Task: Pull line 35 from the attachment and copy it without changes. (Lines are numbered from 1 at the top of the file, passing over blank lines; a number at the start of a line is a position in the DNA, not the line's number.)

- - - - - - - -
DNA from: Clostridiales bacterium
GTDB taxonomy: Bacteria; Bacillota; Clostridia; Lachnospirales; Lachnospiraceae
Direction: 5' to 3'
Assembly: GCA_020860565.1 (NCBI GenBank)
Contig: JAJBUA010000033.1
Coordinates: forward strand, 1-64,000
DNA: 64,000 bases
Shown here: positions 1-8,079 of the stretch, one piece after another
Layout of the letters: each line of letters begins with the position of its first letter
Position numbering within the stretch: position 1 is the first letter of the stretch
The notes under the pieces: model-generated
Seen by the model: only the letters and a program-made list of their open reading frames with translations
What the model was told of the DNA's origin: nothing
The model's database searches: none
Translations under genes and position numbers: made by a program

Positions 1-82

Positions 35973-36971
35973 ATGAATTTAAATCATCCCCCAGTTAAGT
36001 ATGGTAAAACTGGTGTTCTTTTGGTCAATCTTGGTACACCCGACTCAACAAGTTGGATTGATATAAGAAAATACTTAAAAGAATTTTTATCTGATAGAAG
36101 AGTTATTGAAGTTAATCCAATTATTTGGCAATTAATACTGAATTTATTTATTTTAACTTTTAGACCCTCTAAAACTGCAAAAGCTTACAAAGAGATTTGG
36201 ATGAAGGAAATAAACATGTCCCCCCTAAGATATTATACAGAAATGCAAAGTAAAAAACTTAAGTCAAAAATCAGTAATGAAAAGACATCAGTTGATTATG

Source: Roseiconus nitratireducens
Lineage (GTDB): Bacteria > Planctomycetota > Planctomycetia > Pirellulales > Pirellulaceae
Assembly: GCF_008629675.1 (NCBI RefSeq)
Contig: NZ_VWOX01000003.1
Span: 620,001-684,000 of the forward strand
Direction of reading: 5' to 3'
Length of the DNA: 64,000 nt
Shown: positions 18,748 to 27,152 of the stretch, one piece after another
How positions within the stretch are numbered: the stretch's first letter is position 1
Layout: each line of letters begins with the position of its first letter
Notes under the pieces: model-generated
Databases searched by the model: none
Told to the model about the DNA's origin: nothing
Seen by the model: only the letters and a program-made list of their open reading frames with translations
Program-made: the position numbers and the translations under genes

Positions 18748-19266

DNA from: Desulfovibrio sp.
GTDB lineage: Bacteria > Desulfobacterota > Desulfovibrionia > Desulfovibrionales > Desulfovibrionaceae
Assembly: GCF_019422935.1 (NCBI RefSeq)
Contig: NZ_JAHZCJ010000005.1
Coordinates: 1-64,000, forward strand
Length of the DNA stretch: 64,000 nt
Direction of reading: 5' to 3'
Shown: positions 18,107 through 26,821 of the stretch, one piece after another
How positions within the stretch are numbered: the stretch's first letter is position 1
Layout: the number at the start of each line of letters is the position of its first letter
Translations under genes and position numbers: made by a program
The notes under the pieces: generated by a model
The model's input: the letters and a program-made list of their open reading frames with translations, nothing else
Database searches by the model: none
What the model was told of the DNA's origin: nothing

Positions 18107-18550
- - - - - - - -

Seen by the model: only the letters and a program-made list of their open reading frames with translations